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Dietary Broccoli Can Help Protect Against Airway Oxidative Stress

By Shweta Trivedi
April 2009

Photo of Marc Riedl, M.D.
Lead author Marc Riedl, UCLA assistant professor of clinical immunology and allergy, is shown in the Hart and Louise Lyon Laboratory where the study was conducted. (Photo courtesy of UCLA)

Researchers at the David Geffen School of Medicine at the University of California, Los Angeles (UCLA) and the Environmental Protection Agency (EPA) report that orally administered sulforaphane (SFN) - a compound that is found in cruciferous vegetables and is especially high in broccoli sprouts - can enhance Phase II antioxidant enzyme levels in human airways. According to the authors, their study provides the first data to clearly demonstrate this biological effect of SFN in the human airway and may have therapeutic implications in regard to asthma and other conditions associated with airway oxidative stress.

The study (http://www.ncbi.nlm.nih.gov/pubmed/19028145?ordinalpos=1&itool=EntrezSystem2.PEntrez.Pubmed.Pubmed_ResultsPanel.Pubmed_DefaultReportPanel.Pubmed_RVDocSum) Exit NIEHS, funded by NIEHS, (http://tools.niehs.nih.gov/portfolio/sc/detail.cfm?appl_id=7334227) NIH and EPA and published in Clinical Immunology, explores an important endogenous protective mechanism whereby cellular damage can be prevented by dietary intake of a vegetable rich in a reactive oxygen species (ROS) scavenging compound. This placebo-controlled clinical study demonstrated the positive in vivo effects of oral SFN administration on up-regulation of a variety of antioxidant enzymes. Inflammation caused during oxidative stress has also been linked to allergic rhinitis and other respiratory diseases such as chronic obstructive pulmonary disease.

Lead author Marc Riedl, M.D., (http://www.uclahealth.org/body.cfm?id=458&action=detail&ref=21220) Exit NIEHS and Andrew Saxon, M.D., (http://www.uclahealth.org/body.cfm?id=458&action=detail&ref=5738) Exit NIEHS of the Hart and Louise Lyon Laboratory at David Geffen School of Medicine at UCLA co-authored the study with David Diaz-Sanchez, Ph.D., a principal investigator with the Human Studies Division at U.S. Environmental Protection Agency at UNC- Chapel Hill.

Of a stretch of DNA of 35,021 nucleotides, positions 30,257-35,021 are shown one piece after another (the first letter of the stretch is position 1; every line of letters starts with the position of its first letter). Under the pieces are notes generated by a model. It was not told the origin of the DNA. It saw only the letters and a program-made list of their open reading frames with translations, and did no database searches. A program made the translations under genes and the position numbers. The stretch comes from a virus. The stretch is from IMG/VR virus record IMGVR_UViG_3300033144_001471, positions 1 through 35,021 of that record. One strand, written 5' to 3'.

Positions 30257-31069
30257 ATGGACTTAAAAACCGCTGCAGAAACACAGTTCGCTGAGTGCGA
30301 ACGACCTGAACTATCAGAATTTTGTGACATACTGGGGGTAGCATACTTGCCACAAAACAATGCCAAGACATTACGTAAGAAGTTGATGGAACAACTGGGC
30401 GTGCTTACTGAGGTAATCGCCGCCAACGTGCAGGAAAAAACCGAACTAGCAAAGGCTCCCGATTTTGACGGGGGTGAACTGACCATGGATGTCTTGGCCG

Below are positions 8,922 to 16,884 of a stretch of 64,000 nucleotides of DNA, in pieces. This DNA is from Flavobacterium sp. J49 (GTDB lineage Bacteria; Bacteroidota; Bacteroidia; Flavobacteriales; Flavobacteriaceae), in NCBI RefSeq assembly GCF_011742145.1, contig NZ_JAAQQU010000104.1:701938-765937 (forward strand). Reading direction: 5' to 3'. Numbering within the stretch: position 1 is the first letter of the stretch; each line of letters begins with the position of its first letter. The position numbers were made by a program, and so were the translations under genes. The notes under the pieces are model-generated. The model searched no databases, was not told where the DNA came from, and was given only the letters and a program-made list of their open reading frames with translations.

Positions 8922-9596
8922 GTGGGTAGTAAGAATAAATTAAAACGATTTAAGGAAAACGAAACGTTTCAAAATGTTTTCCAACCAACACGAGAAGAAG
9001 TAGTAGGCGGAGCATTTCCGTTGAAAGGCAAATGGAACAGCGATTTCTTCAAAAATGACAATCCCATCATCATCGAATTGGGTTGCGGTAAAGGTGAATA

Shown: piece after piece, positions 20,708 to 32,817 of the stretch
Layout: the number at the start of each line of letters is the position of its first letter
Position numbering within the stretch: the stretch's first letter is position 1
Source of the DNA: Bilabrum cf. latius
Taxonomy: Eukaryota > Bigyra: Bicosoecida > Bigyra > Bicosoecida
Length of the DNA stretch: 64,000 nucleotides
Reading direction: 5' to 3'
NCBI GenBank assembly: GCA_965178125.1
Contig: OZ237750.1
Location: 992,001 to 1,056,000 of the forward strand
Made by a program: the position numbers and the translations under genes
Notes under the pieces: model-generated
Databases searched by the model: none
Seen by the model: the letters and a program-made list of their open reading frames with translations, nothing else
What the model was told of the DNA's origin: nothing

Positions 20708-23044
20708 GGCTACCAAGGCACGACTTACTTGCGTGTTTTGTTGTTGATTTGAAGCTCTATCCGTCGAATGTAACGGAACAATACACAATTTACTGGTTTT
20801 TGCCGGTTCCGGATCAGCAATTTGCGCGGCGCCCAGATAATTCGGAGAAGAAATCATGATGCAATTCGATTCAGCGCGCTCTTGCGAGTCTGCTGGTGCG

Endogenous Phase II enzymes are known to abrogate oxidative stress by scavenging ROS and free radicals. Previous in vitro and animal studies had shown that SFN is a potent inducer of Phase II enzymes. Findings of the new study support the hypothesis that oral SFN is capable of elevating Phase II enzymes in human airway cells.

"This study provides support for the concept that we can enhance the body's own natural antioxidant and cytoprotective mechanisms," Diaz-Sanchez commented. "Oxidative stress is a critical pathway in asthma, airway inflammation and air pollution health effects. Interventions using exogenous antioxidants [in supplement form] have been disappointing, perhaps due to bioavailability. This study takes a novel approach by encouraging the body to increase its own antioxidants by the use of dietary intervention."

Sixty-five healthy non-smoking volunteers were enrolled for the study at UCLA campus and from neighboring communities. Study design involved assessment of baseline Phase II enzyme expression in day 1 nasal lavage. Different groups of subjects were then given a measured amount - 25, 50, 75, 100, 125, 150, 175 and 200 grams - of broccoli sprout homogenate (BSH) once daily for three days. The control subjects received a placebo, alfalfa sprout homogenate, which is similar in taste and appearance to the BSH but does not have high levels of sulforaphane glucosinolates. There was no apparent toxicity in administering BSH orally, and it was well tolerated by the subjects.

Nasal lavage samples for Phase II enzyme expression analysis were collected on day three, and on day four blood was drawn for assessing serum SFN levels. RNA from cells in pellets of nasal lavage was analyzed with quantitative real-time PCR.

At doses of 100g daily, BSH induced expression of Phase II enzyme genes - glutathione s-transferase M1 (GSTM1), glutathione S-transferase P1 (GSTP1), heme-oxygenase-1 (HO-1) and NADPH quinone oxidoreductase 1 (NQO1) - in the cells. There was also a dose-dependent increase in the expression of the enzymes. The maximum BSH dosage of 200 grams generated a 101 percent increase in GSTP1 and a 199 percent increase in NQO1. Expression of GSTM1 and HO-1 also increased by more than 100 percent at the maximum dosage.

Citation: Riedl MA, Saxon A, Diaz-Sanchez D. 2009. Oral sulforaphane increases Phase II antioxidant enzymes in the human upper airway. Clin. Immunol. 130(3):244-251.

(Shweta Trivedi, Ph.D., is a postdoctoral fellow in the Laboratory of Respiratory Biology Environmental Genetics Group.)



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